5 Tips For Your Next Senior Management Interview

5 Tips For Your Next Senior Management Interview

Companies have a lot at stake when it comes to their senior level hiring decisions. Your resume may be impressive enough to get hiring committees initially interested in you, but it’s your interview that will seal the deal and make them feel confident about bringing you onboard. Refine your interview strategy and leave a positive lasting impression that lands you the job. Check out these five tips for your next senior management interview.

1. Tell Your Professional Story

Resumes get you in the door, but the story you tell during your interview is what makes you memorable and appear genuine to hiring managers. Answer “Tell us about yourself” by describing your professional history with a story format to engage. Respond to questions with stories that serve as examples for your achievements and abilities. Utilizing stories, as opposed to general overview responses, will help you engage with the hiring managers.

2. Start Broad, Then Provide Details

At this point in your career, you have a lot of experience and professional highs and lows under your belt. To streamline your interview responses, answer the question with a summary sentence, and then provide supporting details (like a story of a past specific example). This strategy clearly conveys your main point, while the details strengthen it.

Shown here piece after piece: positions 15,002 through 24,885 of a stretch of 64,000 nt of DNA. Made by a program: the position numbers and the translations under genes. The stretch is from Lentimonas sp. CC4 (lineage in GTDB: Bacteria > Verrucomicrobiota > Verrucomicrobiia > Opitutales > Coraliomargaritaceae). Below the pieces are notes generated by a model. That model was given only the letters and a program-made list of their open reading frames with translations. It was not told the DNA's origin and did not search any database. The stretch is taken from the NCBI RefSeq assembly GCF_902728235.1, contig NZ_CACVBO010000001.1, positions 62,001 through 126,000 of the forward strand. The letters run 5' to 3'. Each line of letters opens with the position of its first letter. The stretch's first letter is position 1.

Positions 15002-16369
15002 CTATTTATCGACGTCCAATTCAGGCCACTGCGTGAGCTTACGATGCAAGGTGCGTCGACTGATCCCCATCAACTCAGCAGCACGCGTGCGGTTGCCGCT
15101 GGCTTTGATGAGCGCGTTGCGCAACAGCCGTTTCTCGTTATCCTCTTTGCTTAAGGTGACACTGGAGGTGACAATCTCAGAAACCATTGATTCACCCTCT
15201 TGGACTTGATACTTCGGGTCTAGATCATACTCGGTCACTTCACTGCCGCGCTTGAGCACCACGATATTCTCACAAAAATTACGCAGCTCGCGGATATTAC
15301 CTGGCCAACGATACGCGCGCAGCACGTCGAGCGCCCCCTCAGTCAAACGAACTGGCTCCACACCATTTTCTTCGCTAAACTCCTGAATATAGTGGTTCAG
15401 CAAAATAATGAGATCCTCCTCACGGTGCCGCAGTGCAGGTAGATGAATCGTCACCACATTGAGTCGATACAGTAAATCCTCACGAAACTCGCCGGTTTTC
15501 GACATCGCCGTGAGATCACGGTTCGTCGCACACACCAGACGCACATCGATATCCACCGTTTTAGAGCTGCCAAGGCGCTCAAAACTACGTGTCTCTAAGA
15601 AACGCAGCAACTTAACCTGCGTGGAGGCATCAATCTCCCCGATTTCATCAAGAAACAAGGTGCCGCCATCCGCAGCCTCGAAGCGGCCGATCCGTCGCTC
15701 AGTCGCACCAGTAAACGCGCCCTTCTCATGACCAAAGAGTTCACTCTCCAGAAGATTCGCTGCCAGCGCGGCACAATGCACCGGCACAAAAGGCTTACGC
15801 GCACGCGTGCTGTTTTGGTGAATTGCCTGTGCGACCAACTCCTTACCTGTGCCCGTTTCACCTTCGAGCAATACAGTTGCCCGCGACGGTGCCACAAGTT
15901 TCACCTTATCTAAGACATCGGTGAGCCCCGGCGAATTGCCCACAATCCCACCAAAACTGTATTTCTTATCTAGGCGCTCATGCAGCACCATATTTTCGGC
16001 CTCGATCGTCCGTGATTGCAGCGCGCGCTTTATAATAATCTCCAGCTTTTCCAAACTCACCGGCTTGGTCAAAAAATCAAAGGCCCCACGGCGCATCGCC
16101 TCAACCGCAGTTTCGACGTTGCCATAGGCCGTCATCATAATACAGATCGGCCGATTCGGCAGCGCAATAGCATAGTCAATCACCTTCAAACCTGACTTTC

3. Specify Your Accomplishments

Simply having years of experience isn’t enough to indicate that your work history was actually productive and successful. Don’t assume your experience speaks for itself. Instead, be ready to quantify your results from your previous performances. Have objective metrics on hand to support any claims you make during an interview about your accomplishments, in order to confirm your strengths to the hiring manager.

4. Be Authentic

Don’t put on a persona of how you think a senior manager “should” act, just answer honestly and present your authentic self (in a professional manner, of course). When more experienced candidates avoid discussing weaknesses or past mistakes, it can make them seem insecure or lacking self-awareness, as opposed to the confidence they’re attempting to demonstrate. Similarly, downplaying your enthusiasm too much can make you seem aloof or indifferent to the job.

5. Ask Thoughtful Questions

Never leave an interview without asking thoughtful questions, no matter what level you’re at in your career. Asking questions shows you’re interested in the role and contributing to the organization’s goals, and it also gives you the opportunity to establish a rapport with the hiring managers with a more interactive conversation.

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